After the excitement of being asked to be your best friend’s maid of honour has passed, you’ll need to get down to the business of organising the bride-to-be’s hen party.
While hen dos are full of fun, planning them can be stressful business, with a mix of friends, budgeting, chasing payments and organising large groups just a few of the headaches that can cause bridesmaids to crumble.
SoGlos’s guide to planning a hen party will help you navigate the minefield of hen dos, with top tips to help you throw an unforgettable send-off for the future Mrs.
Before you get carried away with planning an action-packed weekend in the country or a mad night on the tiles dressed in L plate accessories, ask the bride what she would like to do for her hen.
Also, make sure you find out how much she wants to be involved. Does she want to choose the destination? Are there particular things she definitely doesn’t want to do? Or, is she happy for it to all be a surprise?
Drawing up numbers and deciding who to invite is key as it will often determine where you choose to go on the hen do. Trips abroad are more suited to smaller groups, while local celebrations are ideal for larger parties or those wanting to include older relatives in the festivities.
Getting the date nailed in everyone’s diaries as far as possible in advance is the easiest way to make sure people can attend, with summer season particular busy for weddings and family holidays, not to mention being more expensive if you’re planning on jetting off to Europe.
Bear in mind that not everyone will be able to make it, whether it’s due to family commitments, work, or financial constraints, but don’t be tempted to keep moving the date as it will just cause frustration for those who have already committed.
In your initial save the date email, it’s also worth giving the group a rough idea of costs, letting them know whether it’s likely they’ll need a passport and the length of the hen do so they can work out if it’s feasible for them to attend.
Deciding where to go is half the battle, but if the bride-to-be is dreaming of going abroad, consider looking at where you can fly from Bristol or Birmingham as a starting point, with travel costs, accommodation options and affordability of the destination important factors to weigh up.
While it might be tempting to go for a plush boutique hotel, keeping accommodation costs to a minimum will ensure you have more money to spend on activities, food and drink.
Don’t rule out hostels as a budget option, with many European cities now offering stylish dorm rooms that are crying out for group bookings, while the cost of hiring a spacious country house can be surprisingly affordable if you get enough hens to split the rental fee.
If you’re planning on staying local, find accommodation inspiration with our round up of 10 Cotswold cottages for countryside hen dos.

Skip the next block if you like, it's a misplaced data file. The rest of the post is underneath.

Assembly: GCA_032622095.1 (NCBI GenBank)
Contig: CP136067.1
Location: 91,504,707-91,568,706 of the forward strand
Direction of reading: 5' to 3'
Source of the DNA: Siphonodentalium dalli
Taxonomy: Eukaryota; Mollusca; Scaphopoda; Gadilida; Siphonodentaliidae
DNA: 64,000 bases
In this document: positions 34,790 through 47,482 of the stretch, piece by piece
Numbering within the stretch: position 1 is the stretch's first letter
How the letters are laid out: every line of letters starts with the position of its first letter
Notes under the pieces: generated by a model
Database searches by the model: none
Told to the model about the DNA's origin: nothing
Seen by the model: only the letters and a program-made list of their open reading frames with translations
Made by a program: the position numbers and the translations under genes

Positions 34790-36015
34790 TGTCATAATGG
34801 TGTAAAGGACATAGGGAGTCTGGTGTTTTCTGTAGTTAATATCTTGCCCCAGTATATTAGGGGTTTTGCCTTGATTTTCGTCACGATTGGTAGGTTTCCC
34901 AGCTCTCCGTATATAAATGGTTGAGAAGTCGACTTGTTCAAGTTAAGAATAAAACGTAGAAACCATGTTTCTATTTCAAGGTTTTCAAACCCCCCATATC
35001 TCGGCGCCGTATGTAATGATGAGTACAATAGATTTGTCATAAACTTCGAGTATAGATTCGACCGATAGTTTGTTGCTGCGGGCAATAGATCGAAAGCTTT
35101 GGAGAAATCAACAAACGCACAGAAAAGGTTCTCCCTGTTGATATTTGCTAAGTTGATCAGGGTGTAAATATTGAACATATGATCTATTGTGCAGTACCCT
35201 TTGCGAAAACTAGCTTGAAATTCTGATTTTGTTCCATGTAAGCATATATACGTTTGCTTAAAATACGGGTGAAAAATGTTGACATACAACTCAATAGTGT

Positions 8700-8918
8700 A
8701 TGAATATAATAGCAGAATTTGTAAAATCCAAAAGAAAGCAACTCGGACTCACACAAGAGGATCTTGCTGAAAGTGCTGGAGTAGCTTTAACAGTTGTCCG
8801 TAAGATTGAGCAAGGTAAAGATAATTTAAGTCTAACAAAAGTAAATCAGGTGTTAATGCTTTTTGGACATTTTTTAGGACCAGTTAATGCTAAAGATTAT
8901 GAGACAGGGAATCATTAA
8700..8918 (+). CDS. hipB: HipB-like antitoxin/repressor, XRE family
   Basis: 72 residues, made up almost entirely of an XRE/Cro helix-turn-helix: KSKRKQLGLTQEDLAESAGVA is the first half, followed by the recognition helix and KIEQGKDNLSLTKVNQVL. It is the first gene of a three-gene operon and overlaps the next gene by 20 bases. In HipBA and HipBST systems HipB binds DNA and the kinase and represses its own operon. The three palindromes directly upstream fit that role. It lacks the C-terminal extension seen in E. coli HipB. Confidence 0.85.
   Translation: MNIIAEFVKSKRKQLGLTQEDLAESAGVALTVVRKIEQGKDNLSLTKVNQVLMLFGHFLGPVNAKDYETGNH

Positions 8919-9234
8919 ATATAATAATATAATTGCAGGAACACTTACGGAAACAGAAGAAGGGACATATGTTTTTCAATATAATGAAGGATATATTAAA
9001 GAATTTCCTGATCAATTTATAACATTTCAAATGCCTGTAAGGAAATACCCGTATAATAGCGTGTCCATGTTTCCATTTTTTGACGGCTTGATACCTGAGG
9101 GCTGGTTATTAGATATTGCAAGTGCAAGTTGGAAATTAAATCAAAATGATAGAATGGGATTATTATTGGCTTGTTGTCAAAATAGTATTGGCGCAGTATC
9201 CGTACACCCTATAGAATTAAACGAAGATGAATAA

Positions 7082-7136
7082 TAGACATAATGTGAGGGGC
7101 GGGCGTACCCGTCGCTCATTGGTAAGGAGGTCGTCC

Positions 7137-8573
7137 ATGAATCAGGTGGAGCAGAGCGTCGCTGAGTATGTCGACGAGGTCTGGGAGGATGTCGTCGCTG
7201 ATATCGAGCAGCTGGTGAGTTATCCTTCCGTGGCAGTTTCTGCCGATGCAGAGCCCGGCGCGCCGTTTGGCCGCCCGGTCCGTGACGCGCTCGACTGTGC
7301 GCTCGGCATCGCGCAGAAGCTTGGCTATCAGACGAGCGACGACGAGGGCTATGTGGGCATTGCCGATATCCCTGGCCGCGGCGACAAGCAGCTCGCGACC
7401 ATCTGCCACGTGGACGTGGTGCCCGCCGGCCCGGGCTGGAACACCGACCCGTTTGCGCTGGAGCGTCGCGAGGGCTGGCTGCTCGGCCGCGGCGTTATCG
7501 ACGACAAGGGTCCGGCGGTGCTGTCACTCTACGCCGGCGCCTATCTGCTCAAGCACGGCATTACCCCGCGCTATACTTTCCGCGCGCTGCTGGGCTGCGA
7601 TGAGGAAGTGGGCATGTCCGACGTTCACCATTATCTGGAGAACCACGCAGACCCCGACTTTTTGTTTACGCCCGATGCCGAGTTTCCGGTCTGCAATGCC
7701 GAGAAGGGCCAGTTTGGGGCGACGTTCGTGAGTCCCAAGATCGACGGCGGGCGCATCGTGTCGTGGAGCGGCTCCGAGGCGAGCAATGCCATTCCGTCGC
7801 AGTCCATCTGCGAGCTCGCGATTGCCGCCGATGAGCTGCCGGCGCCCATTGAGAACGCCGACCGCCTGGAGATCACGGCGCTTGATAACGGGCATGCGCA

Whether it’s cocktail making, cupcake decorating, abseiling, treasure hunting, Butlers in the Buff or life drawing, having activities to entertain the group are an integral part of any hen weekend.
But getting the balance right is key as having an itinerary that’s packed with too much organised fun will leave everyone exhausted, so make sure to factor in some chill-out time too.
There’s no denying that hen dos can be an expensive outlay so it’s important to be transparent with costs and let the group know exactly what their hard-earned cash is paying for.
Chasing payments is an inevitable chore for anyone organising a hen do but to keep it as simple as possible, compile a spreadsheet with costs so you know exactly who has paid and can then easily chase to avoid you being out of pocket.
Arranging transport in advance takes the headache away from last-minute stresses about whether to get a minibus to the airport, sorting train tickets or finding somewhere to park near the venue if you’re driving.
While it’s good to keep everyone in the loop, don’t be tempted to inundate the hen do group with constant emails as it’s likely to start to annoy people.
Setting up Facebook or Whatsapp groups to finalise travel plans and arrange meeting on the day are a good idea and are perfect for sharing pictures of the day, night or weekend after the event.
Trying to divide the cost of dinners, rounds of drinks and supermarket snack trips can be a nightmare, with a kitty the easiest way to pay for any added extras during the hen do without any squabbles.
Hen dos bring together friends from different aspects of your life, so make sure you have a few ideas for ice-breakers or fun games up your sleeve that will get everyone mingling and avoid any awkward silences.
Remember the weekend is all about the bride-to-be so make sure you have plenty to make her feel special, from personalised playlists to provide anthems for the weekend, goodie bags filled with inexpensive treats such as nail polishes, and accessories (as tasteful or as tacky as you think the bride will like) to show she’s the star of the show.
Wandering aimlessly round a city looking for somewhere a large group to eat or drink is the stuff of nightmares. Plan in advance and make sure you know where to find the best bars or are on the guest list for a club to avoid frustrations and divisions without the group.
Do you have any top tips for throwing a hen do to remember? Share your advice by commenting below.
By Anna Marshall
Wednesday 21 September 2016
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